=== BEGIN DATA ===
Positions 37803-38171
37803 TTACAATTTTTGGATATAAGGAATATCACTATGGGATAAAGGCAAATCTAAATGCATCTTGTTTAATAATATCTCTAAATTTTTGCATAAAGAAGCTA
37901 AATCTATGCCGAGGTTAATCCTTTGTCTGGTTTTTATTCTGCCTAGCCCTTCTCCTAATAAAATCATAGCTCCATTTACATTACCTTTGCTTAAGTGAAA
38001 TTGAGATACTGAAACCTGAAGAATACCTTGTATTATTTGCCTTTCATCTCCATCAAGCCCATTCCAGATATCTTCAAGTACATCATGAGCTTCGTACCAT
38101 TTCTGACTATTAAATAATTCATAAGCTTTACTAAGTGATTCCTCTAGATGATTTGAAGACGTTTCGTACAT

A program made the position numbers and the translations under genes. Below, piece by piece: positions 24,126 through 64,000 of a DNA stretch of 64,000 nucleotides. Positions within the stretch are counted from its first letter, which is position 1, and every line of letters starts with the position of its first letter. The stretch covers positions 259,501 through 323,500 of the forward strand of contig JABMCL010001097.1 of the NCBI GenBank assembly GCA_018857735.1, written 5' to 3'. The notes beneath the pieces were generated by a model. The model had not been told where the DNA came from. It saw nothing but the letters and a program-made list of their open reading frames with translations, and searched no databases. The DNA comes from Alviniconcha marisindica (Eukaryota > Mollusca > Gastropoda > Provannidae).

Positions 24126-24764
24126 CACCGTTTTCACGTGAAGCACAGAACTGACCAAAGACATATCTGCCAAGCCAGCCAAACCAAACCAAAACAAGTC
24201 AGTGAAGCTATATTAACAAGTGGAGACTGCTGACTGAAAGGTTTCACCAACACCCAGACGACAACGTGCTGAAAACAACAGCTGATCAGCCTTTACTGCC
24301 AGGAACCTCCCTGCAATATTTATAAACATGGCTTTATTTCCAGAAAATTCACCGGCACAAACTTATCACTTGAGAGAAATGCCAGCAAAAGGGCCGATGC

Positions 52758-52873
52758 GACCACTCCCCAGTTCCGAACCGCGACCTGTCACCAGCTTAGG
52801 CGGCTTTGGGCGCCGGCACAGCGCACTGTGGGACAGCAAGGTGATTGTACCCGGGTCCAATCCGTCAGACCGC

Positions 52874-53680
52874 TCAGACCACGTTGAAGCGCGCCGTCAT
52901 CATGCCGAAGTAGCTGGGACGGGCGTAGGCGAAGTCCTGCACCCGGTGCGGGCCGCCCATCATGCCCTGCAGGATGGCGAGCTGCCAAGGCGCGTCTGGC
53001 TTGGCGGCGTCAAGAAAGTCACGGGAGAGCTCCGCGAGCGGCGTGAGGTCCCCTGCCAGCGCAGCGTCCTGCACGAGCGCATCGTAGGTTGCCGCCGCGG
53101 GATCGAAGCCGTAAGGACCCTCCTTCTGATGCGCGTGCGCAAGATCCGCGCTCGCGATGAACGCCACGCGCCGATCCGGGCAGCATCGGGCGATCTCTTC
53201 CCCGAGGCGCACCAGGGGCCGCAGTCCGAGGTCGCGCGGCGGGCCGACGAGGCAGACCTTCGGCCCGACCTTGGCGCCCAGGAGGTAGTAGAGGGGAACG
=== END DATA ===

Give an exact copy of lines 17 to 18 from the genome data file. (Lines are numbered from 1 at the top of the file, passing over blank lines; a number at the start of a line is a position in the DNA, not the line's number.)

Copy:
53001 TTGGCGGCGTCAAGAAAGTCACGGGAGAGCTCCGCGAGCGGCGTGAGGTCCCCTGCCAGCGCAGCGTCCTGCACGAGCGCATCGTAGGTTGCCGCCGCGG
53101 GATCGAAGCCGTAAGGACCCTCCTTCTGATGCGCGTGCGCAAGATCCGCGCTCGCGATGAACGCCACGCGCCGATCCGGGCAGCATCGGGCGATCTCTTC